Flu Shot Time!
Attention Longhorns, Aggies, and everyone else, flu season is upon us, so it’s time for your annual flu vaccine. Check with your campus health services to see if they are offering vaccine clinics.
At UT: UHS is providing flu shot clinics starting TOMORROW, Tuesday, 9/24/18.
For a complete schedule and information about the vaccine and the flu, go to www.healthyhorns.utexas.edu.
This week’s flu shot clinics include:
Tuesday, 9/25/18 – noon–4 p.m. – Student Services Building (SSB G1.310)
Wednesday, 9/26/18 – 1–4 p.m. – Facilities Complex Building 1 (FC1 1.118)
Thursday, 9/27/18 – noon–4 p.m. – Texas Union Shirley Bird Perry Ballroom (UNB 3.202)
CHARGES AND PAYMENT
UHS will file insurance claims for: students with most types of insurance (HMOs excluded) If a student’s insurance does not pay for the flu shot (or if the student does not have insurance), UHS will bill $10 to the student’s What I Owe.
ATTENTION STUDENTS WITH INSURANCE: You can speed up your check-in time. Click here to enter your insurance information online before coming to a flu shot clinic (not required).
AGGIES: “Tackle the Flu” with FREE flu shots at Student Health Services on October 3rd & 4th, check here for details>
Who should get the flu vaccine?
The Center for Disease Control and Prevention (the CDC) continues to recommend annual flu vaccines for everyone over the age of six months.
What is different this year?
The nasal spray vaccine is back. The CDC had removed it due to decreased efficacy, but this year’s version added more protection against the main strain of flu (H1N1) so the hope is that it’s efficacy will improve, and thus offer a vaccine option for those people who are needle phobic.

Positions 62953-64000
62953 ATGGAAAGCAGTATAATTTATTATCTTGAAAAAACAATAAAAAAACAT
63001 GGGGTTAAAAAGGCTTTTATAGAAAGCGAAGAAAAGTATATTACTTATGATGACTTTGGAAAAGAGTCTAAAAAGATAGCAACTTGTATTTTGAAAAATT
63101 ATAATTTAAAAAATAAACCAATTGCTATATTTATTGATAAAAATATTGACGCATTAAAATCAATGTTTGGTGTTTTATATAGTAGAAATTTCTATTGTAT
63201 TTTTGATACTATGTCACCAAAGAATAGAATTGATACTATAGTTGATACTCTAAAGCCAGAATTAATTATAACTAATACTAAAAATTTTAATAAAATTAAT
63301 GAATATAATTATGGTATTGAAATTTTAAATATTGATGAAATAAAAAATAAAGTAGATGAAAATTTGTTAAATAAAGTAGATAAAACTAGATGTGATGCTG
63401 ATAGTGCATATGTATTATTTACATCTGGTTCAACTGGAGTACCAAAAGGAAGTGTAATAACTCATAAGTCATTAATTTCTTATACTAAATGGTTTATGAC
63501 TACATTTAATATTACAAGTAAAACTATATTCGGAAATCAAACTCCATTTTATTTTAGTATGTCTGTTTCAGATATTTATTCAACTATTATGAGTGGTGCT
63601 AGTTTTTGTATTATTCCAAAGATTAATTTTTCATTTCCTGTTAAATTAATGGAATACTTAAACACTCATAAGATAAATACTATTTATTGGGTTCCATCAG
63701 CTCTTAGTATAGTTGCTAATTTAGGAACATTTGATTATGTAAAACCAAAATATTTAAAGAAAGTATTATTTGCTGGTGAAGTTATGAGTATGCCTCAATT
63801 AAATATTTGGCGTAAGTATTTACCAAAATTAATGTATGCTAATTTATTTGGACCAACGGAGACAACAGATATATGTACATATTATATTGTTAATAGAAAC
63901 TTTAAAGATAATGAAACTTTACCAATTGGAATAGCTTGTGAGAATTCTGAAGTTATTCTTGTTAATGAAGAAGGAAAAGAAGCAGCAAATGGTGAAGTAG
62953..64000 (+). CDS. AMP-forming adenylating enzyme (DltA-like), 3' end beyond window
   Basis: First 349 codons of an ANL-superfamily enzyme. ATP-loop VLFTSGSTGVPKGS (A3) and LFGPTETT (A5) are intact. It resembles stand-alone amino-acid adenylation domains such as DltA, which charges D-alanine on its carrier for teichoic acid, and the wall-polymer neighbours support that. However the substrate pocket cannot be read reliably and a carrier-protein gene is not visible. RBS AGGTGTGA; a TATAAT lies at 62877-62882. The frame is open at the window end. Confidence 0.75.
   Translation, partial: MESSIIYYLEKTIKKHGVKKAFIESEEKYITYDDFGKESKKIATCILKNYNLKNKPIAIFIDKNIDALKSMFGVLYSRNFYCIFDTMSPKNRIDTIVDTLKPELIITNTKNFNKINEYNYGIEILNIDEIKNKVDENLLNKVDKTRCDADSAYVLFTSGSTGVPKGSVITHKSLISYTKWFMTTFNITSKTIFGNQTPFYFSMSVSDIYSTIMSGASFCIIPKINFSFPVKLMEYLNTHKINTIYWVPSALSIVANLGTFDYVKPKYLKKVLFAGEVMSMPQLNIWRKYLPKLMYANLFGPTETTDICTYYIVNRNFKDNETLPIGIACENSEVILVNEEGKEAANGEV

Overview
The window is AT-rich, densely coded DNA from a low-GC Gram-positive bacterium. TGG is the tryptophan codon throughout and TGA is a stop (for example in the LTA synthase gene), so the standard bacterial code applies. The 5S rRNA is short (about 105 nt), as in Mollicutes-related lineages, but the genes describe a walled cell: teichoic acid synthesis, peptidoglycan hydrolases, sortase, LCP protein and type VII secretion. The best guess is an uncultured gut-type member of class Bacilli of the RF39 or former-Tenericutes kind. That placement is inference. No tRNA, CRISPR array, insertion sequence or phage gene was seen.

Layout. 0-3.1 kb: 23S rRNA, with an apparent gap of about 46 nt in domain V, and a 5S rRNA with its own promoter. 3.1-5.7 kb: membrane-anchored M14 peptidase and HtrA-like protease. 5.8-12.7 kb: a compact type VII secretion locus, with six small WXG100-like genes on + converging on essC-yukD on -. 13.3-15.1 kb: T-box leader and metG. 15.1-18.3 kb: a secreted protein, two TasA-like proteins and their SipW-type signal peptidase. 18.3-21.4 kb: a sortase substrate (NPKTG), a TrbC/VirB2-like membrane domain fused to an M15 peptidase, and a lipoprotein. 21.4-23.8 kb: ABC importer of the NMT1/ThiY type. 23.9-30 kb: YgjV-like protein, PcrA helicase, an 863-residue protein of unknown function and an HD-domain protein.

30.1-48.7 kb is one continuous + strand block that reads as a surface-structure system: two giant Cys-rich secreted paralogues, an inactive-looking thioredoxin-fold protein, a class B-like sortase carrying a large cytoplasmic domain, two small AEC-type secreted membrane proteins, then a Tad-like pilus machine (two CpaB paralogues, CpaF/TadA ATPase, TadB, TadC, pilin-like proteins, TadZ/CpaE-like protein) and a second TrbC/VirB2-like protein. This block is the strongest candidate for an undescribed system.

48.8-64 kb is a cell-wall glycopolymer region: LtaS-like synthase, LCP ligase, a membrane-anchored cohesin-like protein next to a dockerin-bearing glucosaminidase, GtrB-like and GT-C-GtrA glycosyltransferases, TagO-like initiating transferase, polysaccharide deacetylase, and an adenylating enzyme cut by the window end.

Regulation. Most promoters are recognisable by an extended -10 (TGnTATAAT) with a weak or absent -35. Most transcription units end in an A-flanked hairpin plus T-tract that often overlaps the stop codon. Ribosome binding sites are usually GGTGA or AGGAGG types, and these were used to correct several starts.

Remember that this is a weakened live virus, so while you avoid a needle stick, you may gain mild flu-like symptoms for a few days. (If you are asthmatic, take aspirin daily, pregnant or have autoimmunity issues from HIV or cancer, this version of the flu vaccine is NOT recommended.)
What is the FLU? If a common cold is like getting a speeding ticket, the FLU is like being run over by a Mack truck. The flu causes around a week of miserable symptoms including fever (most of the time but not always), shaking chills, powerful and persistent cough, runny/stuffy nose, muscle aches, headaches, fatigue, and sometimes involves vomiting and diarrhea (more often in kids). Colds and allergies tend to bother you from the neck up- stuffy, sore throat, headache- but don’t knock you down for the count, and coughs are generally less bothersome. The “stomach flu” is not flu at all- but a different virus that typically causes about 24 hours of nausea, vomiting and/or diarrhea.
How is the FLU spread? This virus is spread from infected people when the cough, sneeze or talk, via tiny respiratory droplets, and the scary part is that you are contagious a full day BEFORE you develop symptoms (as well as for about a week after you feel sick.)
How can you prevent the FLU? Wash hands FREQUENTLY and get vaccinated. Get vaccinated. Get vaccinated!
Who should NOT get vaccinated? Those with bad reactions to vaccine in the past; infants younger than 6 months; and those people with a history of an uncommon disease called Guillain-Barre. If you are sick with a fever, wait till this illness is over before getting the vaccine.
BOTTOM LINE: College is stressful enough without getting a full blown case of the flu that knocks you out for a week, so GET VACCINATED now!